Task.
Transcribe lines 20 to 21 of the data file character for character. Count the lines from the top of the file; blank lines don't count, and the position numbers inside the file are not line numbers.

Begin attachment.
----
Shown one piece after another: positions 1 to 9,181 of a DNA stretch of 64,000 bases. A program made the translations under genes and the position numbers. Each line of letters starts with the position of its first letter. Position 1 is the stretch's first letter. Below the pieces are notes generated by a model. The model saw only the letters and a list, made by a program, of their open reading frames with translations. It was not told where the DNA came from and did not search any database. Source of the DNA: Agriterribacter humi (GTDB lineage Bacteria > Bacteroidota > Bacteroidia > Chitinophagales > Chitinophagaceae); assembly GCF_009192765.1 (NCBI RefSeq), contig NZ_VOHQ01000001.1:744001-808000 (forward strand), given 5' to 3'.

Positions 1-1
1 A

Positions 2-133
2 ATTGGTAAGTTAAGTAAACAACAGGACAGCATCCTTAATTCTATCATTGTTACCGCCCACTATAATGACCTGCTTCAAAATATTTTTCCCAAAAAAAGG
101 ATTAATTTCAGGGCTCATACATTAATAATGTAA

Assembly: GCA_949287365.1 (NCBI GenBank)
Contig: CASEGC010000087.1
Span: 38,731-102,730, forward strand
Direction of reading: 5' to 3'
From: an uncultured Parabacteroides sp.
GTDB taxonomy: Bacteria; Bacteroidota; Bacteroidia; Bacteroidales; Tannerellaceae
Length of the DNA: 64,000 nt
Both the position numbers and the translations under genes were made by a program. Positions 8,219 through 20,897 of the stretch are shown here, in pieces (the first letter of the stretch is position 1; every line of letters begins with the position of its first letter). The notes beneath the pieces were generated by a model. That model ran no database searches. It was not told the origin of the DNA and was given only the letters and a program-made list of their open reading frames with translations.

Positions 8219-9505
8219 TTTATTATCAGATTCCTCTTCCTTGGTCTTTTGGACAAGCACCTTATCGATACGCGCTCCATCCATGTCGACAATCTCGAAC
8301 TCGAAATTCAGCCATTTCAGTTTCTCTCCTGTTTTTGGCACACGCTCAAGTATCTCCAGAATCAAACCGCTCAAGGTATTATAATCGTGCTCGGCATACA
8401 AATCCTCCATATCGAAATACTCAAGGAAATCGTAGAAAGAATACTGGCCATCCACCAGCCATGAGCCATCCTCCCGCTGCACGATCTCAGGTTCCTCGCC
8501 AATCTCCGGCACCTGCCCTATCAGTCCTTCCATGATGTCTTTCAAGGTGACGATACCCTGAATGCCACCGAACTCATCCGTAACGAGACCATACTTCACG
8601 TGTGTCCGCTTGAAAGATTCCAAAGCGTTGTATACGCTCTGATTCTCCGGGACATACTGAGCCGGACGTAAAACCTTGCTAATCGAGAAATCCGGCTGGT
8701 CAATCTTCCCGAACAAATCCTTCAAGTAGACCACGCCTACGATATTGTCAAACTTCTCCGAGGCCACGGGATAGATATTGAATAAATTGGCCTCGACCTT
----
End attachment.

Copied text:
8601 TGTGTCCGCTTGAAAGATTCCAAAGCGTTGTATACGCTCTGATTCTCCGGGACATACTGAGCCGGACGTAAAACCTTGCTAATCGAGAAATCCGGCTGGT
8701 CAATCTTCCCGAACAAATCCTTCAAGTAGACCACGCCTACGATATTGTCAAACTTCTCCGAGGCCACGGGATAGATATTGAATAAATTGGCCTCGACCTT